Memoirs of L. Arthur Jennings
In September of 1887 we packed our few moveable belongings at our East Lemon, Pennsylvania farm on Rabbit Hill, having received letters from Dad’s brother, Uncle Elmer Jennings, a dentist in Titusville, Florida, telling of the wonderful opportunities in Florida to get 160 acres of land near the ocean just for living on it for 5 years (homestead).
Dad, Mother, myself (9 years), Myrtle (6 years), and Paul B. (18 months), left Tunk in September of 1887, on Sunday night, Uncle Harry J. drove up to take us to the train at midnight. We stared at 1 a.m. on Monday. Saw my first electric arc lights at Wilkes-Barre (street lights). We waited to change trains at several places, one of the longest was at Washington D.C.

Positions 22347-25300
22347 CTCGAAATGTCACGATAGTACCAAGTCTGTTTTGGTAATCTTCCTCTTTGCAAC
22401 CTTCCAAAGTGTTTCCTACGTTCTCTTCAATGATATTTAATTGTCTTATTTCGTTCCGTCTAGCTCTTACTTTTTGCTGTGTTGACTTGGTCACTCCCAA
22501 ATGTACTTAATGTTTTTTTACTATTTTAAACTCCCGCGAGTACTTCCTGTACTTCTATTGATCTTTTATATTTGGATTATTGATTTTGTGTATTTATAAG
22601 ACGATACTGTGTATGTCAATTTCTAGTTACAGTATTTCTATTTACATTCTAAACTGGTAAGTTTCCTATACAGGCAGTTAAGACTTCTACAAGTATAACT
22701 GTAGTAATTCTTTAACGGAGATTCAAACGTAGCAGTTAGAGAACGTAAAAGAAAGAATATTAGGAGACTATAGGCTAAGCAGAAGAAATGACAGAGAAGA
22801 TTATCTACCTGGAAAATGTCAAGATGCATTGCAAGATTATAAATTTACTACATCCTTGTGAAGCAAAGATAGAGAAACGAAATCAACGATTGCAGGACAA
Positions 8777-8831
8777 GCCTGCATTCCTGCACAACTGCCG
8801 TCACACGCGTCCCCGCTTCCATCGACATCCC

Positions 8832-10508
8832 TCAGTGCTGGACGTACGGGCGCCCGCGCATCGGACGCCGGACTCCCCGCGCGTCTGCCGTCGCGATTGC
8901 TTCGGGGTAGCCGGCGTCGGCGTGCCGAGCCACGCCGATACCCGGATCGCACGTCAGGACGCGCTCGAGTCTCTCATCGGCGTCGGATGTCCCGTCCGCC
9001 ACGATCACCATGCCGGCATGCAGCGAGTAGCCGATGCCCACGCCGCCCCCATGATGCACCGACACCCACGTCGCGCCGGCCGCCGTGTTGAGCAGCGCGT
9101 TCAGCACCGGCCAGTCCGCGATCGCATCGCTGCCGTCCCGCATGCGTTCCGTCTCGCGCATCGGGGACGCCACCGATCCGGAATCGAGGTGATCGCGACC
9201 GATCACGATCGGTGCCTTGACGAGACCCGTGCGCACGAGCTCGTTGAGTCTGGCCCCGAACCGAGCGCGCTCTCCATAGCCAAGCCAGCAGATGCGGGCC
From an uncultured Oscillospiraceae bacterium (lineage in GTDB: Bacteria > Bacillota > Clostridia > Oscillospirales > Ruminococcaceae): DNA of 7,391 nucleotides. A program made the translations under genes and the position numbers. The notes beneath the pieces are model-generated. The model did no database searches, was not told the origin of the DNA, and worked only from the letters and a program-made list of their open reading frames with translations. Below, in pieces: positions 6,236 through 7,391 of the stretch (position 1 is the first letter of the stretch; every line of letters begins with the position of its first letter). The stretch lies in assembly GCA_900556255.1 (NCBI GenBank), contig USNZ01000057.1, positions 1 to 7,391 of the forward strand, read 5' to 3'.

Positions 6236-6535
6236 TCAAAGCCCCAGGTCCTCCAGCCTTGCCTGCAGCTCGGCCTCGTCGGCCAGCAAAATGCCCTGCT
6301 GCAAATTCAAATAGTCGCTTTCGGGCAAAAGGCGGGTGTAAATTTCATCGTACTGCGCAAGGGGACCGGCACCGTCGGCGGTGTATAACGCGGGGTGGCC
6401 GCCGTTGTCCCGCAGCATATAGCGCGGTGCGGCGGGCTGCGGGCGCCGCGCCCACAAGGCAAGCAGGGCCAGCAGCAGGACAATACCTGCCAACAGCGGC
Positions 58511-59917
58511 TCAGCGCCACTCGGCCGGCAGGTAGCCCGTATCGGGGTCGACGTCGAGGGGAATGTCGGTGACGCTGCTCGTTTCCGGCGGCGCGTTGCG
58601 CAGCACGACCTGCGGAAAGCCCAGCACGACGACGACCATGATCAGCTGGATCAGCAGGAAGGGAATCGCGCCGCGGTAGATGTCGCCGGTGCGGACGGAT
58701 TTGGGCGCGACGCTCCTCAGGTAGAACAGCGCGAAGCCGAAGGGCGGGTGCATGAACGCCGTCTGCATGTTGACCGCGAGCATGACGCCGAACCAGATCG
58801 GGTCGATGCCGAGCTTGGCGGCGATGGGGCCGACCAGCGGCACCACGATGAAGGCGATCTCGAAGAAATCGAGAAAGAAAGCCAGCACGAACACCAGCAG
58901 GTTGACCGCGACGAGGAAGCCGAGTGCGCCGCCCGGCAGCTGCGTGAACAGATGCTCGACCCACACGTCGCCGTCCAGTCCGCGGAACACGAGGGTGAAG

I distinctly remember in South Carolina we stopped, and an old colored man was walking by the train with what I thought was a big white rat by the tail. I called to mother, but just then someone called; “Hey there, I’ll give you a quarter for that possum,” but the old man said; “Nope, nope, 20 cents.” The man said; “Alright, bring him here.” We drug along, stopping for wood and water several times each day. Dad buying eats as best he could for all until we arrived at Enterprise, Florida, Thursday about noon. We must lay over here, as only one narrow-gauge train a day ran from there to Titusville: the J.T. & K.W. (Jacksonville, Tampa and Key West).